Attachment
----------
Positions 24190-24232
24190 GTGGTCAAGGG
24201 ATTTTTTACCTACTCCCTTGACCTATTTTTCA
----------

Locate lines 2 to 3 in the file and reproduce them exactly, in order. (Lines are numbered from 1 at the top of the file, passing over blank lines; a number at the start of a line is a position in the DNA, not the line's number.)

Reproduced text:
24190 GTGGTCAAGGG
24201 ATTTTTTACCTACTCCCTTGACCTATTTTTCA